Together, Fitzgibbons and Collins have $9 million in real estate that’s taxed for Bronxville village and schools but not taxed for WestchesterCounty, its Bronx Valley sewer district, the Eastchester Fire District or the town of Eastchester.
Attempts to contact Fitzgibbons and Connors were unsuccessful.
If taxed at today’s rate, that Bronxville’s untaxed real estate would yield an estimated $1.6 million in property taxes.
The taxes that Bronxville property owners aren’t charged are paid by the rest of Westchester’s taxpayers when it comes to county taxes. Eastchester taxpayers pick up Bronxville’s slack for fire service. And homeowners in Mount Vernon, Yonkers, Greenburgh and White Plains, including some in Westchester’s poorest neighborhoods, pay some of Bronxville’s share of county sewer taxes.
Greenberg bought his seven-bedroom estate at 21 Ridge Road for $8.5 million in 2015. The house was touted as “the jewel in Bronxville’s crown —a historic Italian Renaissance-style estate, built in 1911, and representing an era of great style and opulence.”
Greenberg’s home includes a wine cellar, protected by a bank vault door, which keeps up to 1,800 bottles of wine “in temperature-controlled comfort.”
Greenbergsaves close to $20,000 in property taxes because the outdated Eastchester assessment leaves $3.2 million of his house’s value untaxed for county, town and fire services.
Citing the 2017 federal tax bill that capped the deductibility of state and local taxes to $10,000, Greenberg doubts his home would fetch $8.5 million in today.
“I doubt I would get close to what I paid,” he said.
Eastchester Town Supervsior Anthony Colavita acknowledges inequity in the system. But he has no intention to bring tax fairness to his town of32,000 residents.
“It’s unfair, but the problem is, to make it fair, we have to revalue the entire town,” he said. “That becomes a balancing act. And right now, I don’t think we are doing it.”
That balancing act would require that Eastchester abandon its nearly 80-old practice that benefits his constituents in Eastchester and Bronxville.
By keeping the town’s values lower with its World War II assessments, Eastchester taxpayers will continue to pay a smaller proportion of county taxes. As a bonus, Bronxville mansion owners are spared paying their fair share of town and fire taxes.
“The greater value would impact the county apportionment,” said Colavita, running for eighth term in November. “We would get a bigger part of the countywide pie. And Bronxville would have an increase in fire and county taxes.”
Eastchester Town Board member Glenn Bellitto, whose Bronxville assessment is $356,000 more than his Eastchester value, voted when he was on the Bronxville Village Board to update village rolls in the 2000s.
Bringing equity within Bronxville was a good idea 12 years ago, Bellitto said. Bringing tax equity to Eastchester and Westchester isn’t a 2019priority, added Bellitto.
“We did an internal equity thing,” Bellitto recalled.
Bronxville homeowner Betsy Harding, who led the 2007 revaluation campaign, said it’s time for Eastchester to do what the village did 12 years ago.
“I talk to people in other states, like Connecticut, and they are astounded,” Harding said. “It should be like fixing the roads, It’s something that government does.”
Michael Denning, the Eastchester Democrat challenging Colavita in November, agrees. “It’s the fairest way — going to full value,” he said.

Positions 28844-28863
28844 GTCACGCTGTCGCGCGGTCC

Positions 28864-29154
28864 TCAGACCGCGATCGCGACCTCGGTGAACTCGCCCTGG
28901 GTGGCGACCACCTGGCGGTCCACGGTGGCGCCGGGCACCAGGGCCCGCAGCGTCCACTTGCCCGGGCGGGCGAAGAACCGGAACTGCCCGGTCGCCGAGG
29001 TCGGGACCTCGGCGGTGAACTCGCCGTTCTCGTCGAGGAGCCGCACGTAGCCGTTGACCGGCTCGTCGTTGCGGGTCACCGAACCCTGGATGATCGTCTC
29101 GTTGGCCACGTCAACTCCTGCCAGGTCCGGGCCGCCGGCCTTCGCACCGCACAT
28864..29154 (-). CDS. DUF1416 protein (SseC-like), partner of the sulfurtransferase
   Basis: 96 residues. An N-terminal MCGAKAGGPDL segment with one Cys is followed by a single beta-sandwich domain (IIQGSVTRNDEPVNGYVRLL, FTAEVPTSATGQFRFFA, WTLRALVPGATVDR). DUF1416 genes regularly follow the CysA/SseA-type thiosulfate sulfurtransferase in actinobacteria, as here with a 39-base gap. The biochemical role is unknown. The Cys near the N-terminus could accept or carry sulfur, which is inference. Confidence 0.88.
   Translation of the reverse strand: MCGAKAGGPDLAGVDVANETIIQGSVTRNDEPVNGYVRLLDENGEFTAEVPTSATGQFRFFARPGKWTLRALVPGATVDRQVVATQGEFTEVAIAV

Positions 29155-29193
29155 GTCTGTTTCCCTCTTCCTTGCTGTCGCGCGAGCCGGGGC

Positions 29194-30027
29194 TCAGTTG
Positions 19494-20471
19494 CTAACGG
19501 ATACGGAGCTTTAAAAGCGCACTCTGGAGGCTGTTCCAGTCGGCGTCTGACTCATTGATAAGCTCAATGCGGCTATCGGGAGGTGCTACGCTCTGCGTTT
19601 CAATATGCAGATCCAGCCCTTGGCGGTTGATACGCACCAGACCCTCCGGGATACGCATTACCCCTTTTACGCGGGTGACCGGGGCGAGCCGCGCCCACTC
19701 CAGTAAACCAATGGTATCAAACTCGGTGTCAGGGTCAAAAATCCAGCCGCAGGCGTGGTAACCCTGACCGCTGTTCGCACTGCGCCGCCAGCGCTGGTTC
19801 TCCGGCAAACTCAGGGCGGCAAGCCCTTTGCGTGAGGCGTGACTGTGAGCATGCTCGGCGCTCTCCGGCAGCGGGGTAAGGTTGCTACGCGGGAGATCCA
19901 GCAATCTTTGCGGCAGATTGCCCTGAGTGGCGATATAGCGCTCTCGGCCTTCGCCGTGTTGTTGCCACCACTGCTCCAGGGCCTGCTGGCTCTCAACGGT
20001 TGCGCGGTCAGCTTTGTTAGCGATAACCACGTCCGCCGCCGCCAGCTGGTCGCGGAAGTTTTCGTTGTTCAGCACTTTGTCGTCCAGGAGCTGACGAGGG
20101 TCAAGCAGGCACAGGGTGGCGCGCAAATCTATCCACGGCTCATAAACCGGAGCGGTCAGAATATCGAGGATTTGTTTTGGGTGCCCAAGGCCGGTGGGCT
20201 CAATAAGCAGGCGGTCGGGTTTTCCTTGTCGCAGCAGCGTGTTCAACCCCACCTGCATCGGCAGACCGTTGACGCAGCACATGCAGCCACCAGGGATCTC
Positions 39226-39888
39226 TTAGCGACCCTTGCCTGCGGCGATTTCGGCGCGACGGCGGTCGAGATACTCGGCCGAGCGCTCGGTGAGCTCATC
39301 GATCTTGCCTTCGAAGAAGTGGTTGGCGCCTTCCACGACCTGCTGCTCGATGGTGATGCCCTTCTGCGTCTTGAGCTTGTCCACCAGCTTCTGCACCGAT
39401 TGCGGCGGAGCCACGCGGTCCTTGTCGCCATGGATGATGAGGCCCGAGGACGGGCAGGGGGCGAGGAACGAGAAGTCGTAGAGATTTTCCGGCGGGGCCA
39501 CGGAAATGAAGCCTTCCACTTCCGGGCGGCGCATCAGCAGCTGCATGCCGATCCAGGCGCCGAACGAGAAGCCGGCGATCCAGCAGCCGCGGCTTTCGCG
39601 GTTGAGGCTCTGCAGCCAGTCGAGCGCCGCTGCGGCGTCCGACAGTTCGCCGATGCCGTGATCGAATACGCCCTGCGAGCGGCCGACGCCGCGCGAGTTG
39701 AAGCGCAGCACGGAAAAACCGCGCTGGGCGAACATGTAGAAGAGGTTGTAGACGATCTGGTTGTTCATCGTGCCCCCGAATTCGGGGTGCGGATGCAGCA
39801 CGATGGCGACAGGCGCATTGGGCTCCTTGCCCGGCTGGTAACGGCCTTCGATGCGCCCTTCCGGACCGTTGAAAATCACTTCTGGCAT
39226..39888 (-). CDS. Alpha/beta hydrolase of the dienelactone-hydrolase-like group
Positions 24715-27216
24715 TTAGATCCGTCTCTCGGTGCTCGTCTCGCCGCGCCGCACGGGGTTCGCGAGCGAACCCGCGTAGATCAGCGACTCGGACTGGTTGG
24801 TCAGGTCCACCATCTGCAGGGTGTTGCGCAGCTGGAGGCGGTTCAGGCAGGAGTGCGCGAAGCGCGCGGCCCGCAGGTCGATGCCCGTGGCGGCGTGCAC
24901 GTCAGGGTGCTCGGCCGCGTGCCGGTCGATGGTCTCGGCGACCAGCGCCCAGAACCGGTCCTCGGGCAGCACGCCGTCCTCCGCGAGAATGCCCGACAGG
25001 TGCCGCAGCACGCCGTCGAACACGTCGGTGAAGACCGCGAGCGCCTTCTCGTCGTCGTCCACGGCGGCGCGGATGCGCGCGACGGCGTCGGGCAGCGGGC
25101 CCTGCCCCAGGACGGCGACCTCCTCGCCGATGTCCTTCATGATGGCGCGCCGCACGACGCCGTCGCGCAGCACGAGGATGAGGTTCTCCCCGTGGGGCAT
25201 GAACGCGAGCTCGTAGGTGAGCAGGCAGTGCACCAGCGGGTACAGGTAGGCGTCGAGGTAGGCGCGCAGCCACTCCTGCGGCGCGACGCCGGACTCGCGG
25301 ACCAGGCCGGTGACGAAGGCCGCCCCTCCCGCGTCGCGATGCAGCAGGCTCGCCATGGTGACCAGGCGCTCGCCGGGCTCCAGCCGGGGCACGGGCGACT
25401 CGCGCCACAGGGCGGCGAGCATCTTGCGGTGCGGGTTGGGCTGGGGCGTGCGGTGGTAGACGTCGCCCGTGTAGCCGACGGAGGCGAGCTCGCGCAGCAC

Recent Westchester revaluations in Scarsdale and Greenburgh found that high-end homes overall had been under-assessed for decades. Bronxville’s assessment system provides a window into how property-rich homeowners get tax breaks without revaluation.
Bronxville since 2007 has kept its assessment rolls at 100 percent of value, considered the gold standard for assessments, with values updated annually to reflect current market conditions.
Eastchester’s assessment values, based on the town’s 1941 revaluation, are at 1.1 percent of market value. A property’s fair market value in Eastchester is found by applying what’s called the equalization rate — an imperfect state formula based on selected recent sales and appraisals.
Interviews with Eastchester Assessor Todd Huttunen and Bronxville Assessor Gerry Iagallo reveal how the disparities occur.
Iagallo relies on what’s happening in the Bronxville real estate market, so if there’s a sale, and the price reflects an arms-length transaction, he adopts that value for next year’s assessment roll. Recent sales also provide data for annual across-the-board value shifts in Bronxvilleneighborhoods.
“We believe that the assessment roll should reflect values that are as close to humanly possible to the actual current fair market value,” he said.
In Eastchester, Huttunen relies on the equalization rate. State law prohibits him from raising an Eastchester assessment if a house is sold at a price higher than the assessment unless he conducts a townwide revaluation.
He can only raise assessments to add the value of improvements after a homeowner files for a building permit, which Huttunen said happened with Goodell’s home.
Still, he warns that even Bronxville’s rolls aren’t perfect.
“Bronxville may be at 100%, but that doesn’t mean their values are all reasonable,” he said. “People who live in 100% valuation communities can, and do, file grievances too.”
Both Iagallo and Huttunen must certify each year that their assessment rolls are “fair and equitable.”
I asked Huttenen how the Bronxville and Eastchester rolls could both be “fair and equitable” when the difference was so large. “That’s a good question,” he said.
Follow Tax Watch columnist David McKay Wilson on Facebook and Twitter @davidmckay415.